On Lake Loudon, Knox County (WVLT) - Many of you are itching to get your boat on the water this weekend, but water levels are very low this time of year.
And that creates hazards that are usually hidden.
It seems like the perfect day to be out on the water, but if you look closely, there are hazards everywhere.
"Maybe sandbars, some trees that were normally deeper now they're not now you're gonna get some entanglements," says Darrell Whitaker from the Knoxville Fire Department.
"I'm really sort of skeptical about going out because of that," Vincent Workman's skeptical because his boat hit something under the water. "I swung out to miss it and then I hit some rocks or something over there where it's usually plenty deep enough."
But this time of year some areas are not deep enough.
"There's a lot of hidden islands under the water, hidden hazards that you normally wouldn't see because you're used to higher levels," Whitaker says.
For an experienced boater, spotting shallow water is easy.
Darrell Seiber fishes all year round and thinks the water level has dropped about 15 feet, but he knows how dangerous low levels can be. "If you don't know where you're going you could take the lower unit off your motor or mess the boat up pretty good."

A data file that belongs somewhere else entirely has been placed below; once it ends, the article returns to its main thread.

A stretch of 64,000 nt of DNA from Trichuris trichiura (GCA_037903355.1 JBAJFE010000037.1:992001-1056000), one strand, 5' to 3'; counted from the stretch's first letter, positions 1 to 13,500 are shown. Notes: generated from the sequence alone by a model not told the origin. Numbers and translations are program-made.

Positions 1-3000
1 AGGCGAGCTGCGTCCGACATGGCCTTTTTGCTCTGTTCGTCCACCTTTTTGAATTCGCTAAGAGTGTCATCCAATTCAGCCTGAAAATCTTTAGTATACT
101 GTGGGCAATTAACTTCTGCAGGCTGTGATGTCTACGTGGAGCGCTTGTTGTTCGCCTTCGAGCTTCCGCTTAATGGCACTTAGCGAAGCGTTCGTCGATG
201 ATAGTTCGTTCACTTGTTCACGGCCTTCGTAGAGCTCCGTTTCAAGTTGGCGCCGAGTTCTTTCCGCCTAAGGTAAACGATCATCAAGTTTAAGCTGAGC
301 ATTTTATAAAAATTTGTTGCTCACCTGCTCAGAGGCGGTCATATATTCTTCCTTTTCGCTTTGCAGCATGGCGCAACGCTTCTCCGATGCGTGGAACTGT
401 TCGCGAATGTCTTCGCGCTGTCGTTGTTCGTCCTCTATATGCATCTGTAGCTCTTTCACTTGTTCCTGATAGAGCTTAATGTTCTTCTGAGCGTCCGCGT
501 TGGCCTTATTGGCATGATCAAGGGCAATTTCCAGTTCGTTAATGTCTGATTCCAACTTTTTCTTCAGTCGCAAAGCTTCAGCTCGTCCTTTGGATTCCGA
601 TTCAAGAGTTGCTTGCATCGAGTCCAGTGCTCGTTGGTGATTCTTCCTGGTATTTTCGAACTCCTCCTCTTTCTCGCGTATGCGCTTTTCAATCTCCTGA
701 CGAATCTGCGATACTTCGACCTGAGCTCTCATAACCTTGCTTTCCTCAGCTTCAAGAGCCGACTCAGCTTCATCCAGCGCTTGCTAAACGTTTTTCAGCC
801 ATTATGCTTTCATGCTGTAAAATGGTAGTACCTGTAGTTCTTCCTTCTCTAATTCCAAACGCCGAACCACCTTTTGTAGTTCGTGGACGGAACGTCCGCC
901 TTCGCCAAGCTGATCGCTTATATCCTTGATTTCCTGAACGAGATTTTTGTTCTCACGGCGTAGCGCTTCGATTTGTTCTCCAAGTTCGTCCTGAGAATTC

The Knoxville Fire Department says sandbars aren't the only thing to look out for.
"All the junk that's accumulated on the banks, at that point will be coming back into the river and it's gonna be a hazard for any jet skier that's out here on the water," Whitaker.
A reminder, always wear your life jacket, the last thing you want to think about having to do in an emergency is put it on.
If your boat is damaged and starts sinking, get out immediately. If not, stay with it.
"Flag the passersby for some help and if they can they'll come over and assist you, if they can't assist you then they'll get somebody," says Whitaker.
When you launch your boat this weekend, since it could be the first time since last year, we want to remind you to bring along the life jackets, flotation devices, oars, an air horn and a fire extinguisher.